The Daily Postcard No. 43

Guns, guns, and more guns.  It was a war of artillery such as had never been seen before, and so it should come as no surprise that the awe-inspiring big guns would feature on Great War postcards, such as the British example shown here. 

‘Feed the Guns with War Bonds’.  This first card was intended to raise money for the National War Savings War Bond Campaign.

‘Our glorious 75’.  We saw a couple of cards on which the French eulogised this gun back in the Daily Postcard No. 3,…

…and there’s some eulogising going on here too, if that’s the right word.  In the background, explosions show an artillery barrage falling on enemy lines,…

…just as these German cards (above & below) show not only the Army’s impressive artillery pieces, but the result of their firepower in the distance.

More French cards, this one featuring a real photograph of a heavy mortar (reverse below),…

…and this one, aimed at a dual market, featuring an image of a German ‘monster gun’.

And talking of ‘monster guns’, here’s another of the Daily Mail cards, this one showing a British railway-borne example.

And here’s a card of German artillery on manoeuvres in the presence of the Kaiser, the silly sod pointing in entirely the wrong direction……

Addendum

Silk postcards had been around for a few years before the Great War, but by 1915 they were so popular with the troops that their production became a cottage industry in France, French women painstakingly creating strips of the same design over and over again, up to twenty five per strip, before sending them to the factory for cutting and mounting.  Most are greetings or anniversary cards, but some, such as the two featured here, were made for specific regiments or branches of the army, and are the most sought-after today.  This first one is a straightforward Royal Garrison Artillery silk card, though nonetheless beautifully made,…

…but this Royal Horse Artillery example is more complex,…

…raising the exquisitely stitched artillery piece revealing a small embossed card (below) hidden inside.

The reverse, dated 14th March 1916, suggests that there weren’t too many of these cards around even back then; apparently these silk cards cost up to three day’s pay for your average soldier during the war.  Interestingly, this is one of very few cards I have seen that have the words Post Card in three languages, French, English & Flemish.

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10 Responses to The Daily Postcard No. 43

  1. Jon T says:

    Another fascinating assortment of postcards, from the highly factual, to the rather fanciful, through to the somewhat suspect imagery of the one featuring “Suzy” !

    It’s important to remember that artillery was by far the biggest killer on the Great War battlefield. Popular memory has it as the machine gun of course, understandably so in many ways.

    As mentioned before on here, my Grandfather was a Bombardier in the R.F.A for all four years of the war and judging by the number of R.F.A graves I have seen in the various cemeteries around Ypres and the Somme (the amount of which surprised me I must say) he was as lucky as any to make it through unscathed.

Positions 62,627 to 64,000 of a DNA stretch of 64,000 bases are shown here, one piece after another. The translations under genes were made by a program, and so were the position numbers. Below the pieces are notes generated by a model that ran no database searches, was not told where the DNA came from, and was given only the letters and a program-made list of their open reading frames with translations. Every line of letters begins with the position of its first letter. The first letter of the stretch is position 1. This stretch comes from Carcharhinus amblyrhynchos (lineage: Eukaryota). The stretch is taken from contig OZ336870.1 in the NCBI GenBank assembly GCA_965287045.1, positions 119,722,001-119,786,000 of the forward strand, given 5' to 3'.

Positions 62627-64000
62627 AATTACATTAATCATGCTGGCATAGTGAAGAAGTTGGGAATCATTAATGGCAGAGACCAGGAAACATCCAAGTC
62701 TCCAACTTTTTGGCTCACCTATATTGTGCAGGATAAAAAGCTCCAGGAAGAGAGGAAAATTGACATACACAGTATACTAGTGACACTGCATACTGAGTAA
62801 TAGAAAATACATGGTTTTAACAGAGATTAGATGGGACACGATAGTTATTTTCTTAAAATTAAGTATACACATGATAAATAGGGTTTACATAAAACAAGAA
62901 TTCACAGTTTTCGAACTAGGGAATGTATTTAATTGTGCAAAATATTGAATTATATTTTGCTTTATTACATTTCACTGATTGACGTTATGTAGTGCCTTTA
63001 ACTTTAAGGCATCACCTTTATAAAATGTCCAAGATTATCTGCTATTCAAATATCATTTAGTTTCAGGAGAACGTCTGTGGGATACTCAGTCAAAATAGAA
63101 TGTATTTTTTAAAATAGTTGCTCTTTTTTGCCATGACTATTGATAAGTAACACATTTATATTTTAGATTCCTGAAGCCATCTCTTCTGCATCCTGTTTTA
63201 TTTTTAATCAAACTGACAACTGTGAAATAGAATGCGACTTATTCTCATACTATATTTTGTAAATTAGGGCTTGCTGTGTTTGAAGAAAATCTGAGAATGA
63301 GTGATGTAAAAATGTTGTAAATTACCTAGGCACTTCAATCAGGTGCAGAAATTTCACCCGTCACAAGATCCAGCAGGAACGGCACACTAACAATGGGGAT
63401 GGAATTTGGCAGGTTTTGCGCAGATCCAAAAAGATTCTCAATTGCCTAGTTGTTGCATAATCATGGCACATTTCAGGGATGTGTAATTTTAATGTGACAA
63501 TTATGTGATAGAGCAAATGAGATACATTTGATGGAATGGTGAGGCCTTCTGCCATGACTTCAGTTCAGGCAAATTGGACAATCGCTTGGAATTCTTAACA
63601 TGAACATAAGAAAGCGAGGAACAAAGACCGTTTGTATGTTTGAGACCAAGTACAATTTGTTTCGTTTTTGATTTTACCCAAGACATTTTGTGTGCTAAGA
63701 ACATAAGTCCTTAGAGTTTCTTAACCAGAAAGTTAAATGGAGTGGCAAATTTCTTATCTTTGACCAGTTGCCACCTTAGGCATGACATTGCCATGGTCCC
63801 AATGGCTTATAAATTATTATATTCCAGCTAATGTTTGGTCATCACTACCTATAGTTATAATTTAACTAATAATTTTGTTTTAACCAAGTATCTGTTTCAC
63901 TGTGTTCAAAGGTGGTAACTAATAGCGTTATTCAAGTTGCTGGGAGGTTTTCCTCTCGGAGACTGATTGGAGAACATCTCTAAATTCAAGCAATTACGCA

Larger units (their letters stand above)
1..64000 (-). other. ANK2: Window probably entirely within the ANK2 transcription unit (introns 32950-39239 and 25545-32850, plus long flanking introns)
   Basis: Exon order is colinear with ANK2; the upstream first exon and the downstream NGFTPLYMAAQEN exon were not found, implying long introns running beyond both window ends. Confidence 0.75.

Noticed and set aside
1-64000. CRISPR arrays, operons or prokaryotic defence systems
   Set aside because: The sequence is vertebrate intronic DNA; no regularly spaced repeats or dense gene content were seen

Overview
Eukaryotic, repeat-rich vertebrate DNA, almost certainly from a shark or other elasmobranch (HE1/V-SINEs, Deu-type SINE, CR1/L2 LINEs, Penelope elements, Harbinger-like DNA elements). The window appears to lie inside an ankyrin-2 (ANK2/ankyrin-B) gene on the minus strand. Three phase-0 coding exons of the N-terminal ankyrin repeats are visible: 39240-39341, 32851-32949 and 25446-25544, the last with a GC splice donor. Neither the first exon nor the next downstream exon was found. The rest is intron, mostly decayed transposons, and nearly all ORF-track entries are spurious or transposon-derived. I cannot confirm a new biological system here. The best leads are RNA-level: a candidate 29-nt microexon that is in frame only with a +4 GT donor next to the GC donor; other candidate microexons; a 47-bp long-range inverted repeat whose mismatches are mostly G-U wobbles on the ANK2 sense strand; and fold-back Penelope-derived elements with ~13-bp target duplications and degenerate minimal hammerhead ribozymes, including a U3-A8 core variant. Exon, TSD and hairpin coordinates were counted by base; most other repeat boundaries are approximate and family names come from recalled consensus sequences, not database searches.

Also as previously mentioned another more distant relative who was in the 1st Rifle Brigade and whose name is on the Menin Gate was killed by what must have been a dawn bombardment one late June morning in 1915 while in the trench by the canal opposite “International Trench” at the very north of the British line which his unit were fated to assault just a couple of weeks later (and which is the subject of another excellent post on this site by MF). Quite why he has no known grave doesn’t really bear thinking about given the cause of his death.

    We will remember them.

    (Sorry to bring the mood down a tad !)

    • Magicfingers says:

      Most kind Jon! Thank you. When we return to more normal things here at TBN, we shall be visiting some cemeteries where the percentage of artillery burials is thought-provoking, to say the least. It can’t have been easy for the artillery crews, particularly in a battle, when each side would often know the location of the enemy’s guns and would seek them out, but you’ve just got to keep on serving that gun and hope the enemy isn’t too accurate.

  2. sendergreen says:

    My late dad was a Sgt. in the local militia in the 1930’s, which was the 26th Field Battery of the Royal Canadian Artillery. One of his comrades was a Sgt., Bill Doohan. Bill’s younger brother was a Private named James.

    Anyone know ” Who was James alter ego?”.

  3. Jon T says:

    *raises hand*

    I presume he was involved in a lot of “beaming up”?

    • sendergreen says:

      Aye ! He was. In the pre-war Regimental photo, they were all wearing the old pith helmets.

      • sendergreen says:

        There is a picture in our high school’s yearbook from 1930 ‘ish that has my late dad and James in the rifle club. Our high school was built in 1922, and had a rifle range in the basement level. Mr. Doohan attended our school’s 75th Anniversary in 1997, and I had a wonderful conversation with him. He was a “gentleman” in the best sense of the word.

  4. Margaret Draycott says:

    That’s fine Jon always interested to hear people’s personal stories.

    Love the silk cards so delicate and to think all hand done.
    The artillery ones hold no punches the size of some of those cannons are astonishing, the logistics of transporting all that artillery boggles the mind the Germans only had to go across land we had to cross the sea with that lot.

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